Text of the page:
UK Government Report
Description of sector
This report is focused upon road haulage and road passenger transport (buses and coaches), and also considers broader logistics impacts.
Under the broad heading of road haulage there are many segments, each with their own operating model. Haulage companies range from large logistics companies through to operators with a single vehicle. This has made the sector highly competitive, and profit margins thin, with operators looking to pick up business at marginal cost. Between the two there are middle-sized players which have oftengrown from being very small operations.
The current EU regulatory regime
Main sector-specific rules governing the provision of this activity in the EU
EU legislation on market access is based on similar principles to those applied for rail and aviation. If an operator holds a “Community licence” it may carry out international haulage or passenger transport operations within the EU and, subject to some constraints, cabotage operations. The conditions for gaining and holding a “Community licence” are set out in legislation and include provisions on fitness and financial adequacy.
The main EU rules are explained below, grouped into relevant policy areas. In summary, there are common rules governing:
– the establishment of haulage operators and their access to the single market;
– access to the international market for coach and bus services;
– driver licensing and additional training for commercial vehicle drivers;
– safety and social rules for commercial vehicles, including maximum driving hours (and recording devices, known as tachographs);
– charging heavy vehicles for road use and road infrastructure;
– roadworthiness rules (including vehicle testing and checks); and
– permissible vehicle dimensions and weights.
There are a number of compliance and enforcement issues related to some of the rules, which are discussed below.
These rules have been described by the Commission as constituting the establishment of a single road transport area, which has a liberalised transport services market at its heart, and also includes objectives relating to road safety and environmental protection.54 The integration of road freight into the EU’s single market has led to increasing levels of international road freight and a more competitive market. EU legislation has also helped set a level playing field across the EU with minimum safety standards. The driver and vehicle licensing, insurance, vehicle testing and registration processes affect both commercial road transport and private motoring.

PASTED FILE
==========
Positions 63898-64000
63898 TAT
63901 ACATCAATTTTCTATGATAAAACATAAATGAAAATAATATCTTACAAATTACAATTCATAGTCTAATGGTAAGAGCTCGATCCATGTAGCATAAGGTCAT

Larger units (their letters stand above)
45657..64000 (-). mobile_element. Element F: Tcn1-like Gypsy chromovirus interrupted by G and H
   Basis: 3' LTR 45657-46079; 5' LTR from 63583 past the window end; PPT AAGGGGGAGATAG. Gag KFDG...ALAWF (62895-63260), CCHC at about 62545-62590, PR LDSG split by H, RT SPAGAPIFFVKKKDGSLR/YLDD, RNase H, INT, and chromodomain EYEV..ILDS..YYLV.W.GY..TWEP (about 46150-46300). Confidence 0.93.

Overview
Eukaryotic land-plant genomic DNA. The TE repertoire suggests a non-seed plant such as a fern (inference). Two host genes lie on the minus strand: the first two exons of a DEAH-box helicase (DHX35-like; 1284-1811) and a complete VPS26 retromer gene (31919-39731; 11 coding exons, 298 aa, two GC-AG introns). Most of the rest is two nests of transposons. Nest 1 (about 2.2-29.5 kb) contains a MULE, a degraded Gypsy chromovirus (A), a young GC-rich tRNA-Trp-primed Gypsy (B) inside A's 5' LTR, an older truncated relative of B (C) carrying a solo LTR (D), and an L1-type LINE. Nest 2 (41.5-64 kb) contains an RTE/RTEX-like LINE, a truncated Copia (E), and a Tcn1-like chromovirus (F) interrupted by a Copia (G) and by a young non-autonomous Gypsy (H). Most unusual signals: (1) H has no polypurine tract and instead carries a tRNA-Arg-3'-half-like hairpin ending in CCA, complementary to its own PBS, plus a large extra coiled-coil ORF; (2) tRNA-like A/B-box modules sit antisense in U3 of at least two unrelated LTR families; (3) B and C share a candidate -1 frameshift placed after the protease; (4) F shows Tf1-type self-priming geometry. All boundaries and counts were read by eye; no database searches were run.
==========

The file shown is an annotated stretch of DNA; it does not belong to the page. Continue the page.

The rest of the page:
The road freight being regulated is not just standard loads but also covers some more niche functions, such as the movement of horses around Europe and also removal firms. These all constitute freight and are all subject to the same EU and domestic legislation. The rules governing freight are generally applicable to road hauliers using vehicles of over 3.5 tonnes (i.e. larger than a van).
Access to the profession of road transport operator Regulation EC 1071/2009
Regulation EC 1071/2009 sets out common rules concerning the conditions to be complied with to pursue the occupation of road transport operator. It governs both freight and passenger transport. According to the regulation, operators must fulfil four criteria to access the profession:
– Good repute, which shall ensure adequate entrepreneurial ethical conduct. Manipulating a tachograph, for example, would be considered a serious infringement leading to the loss of a good reputation;
– Financial standing, which requires operators to have capital assets available every annual accounting year of at least € 9000 for the first vehicle and €5000 for each additional vehicle;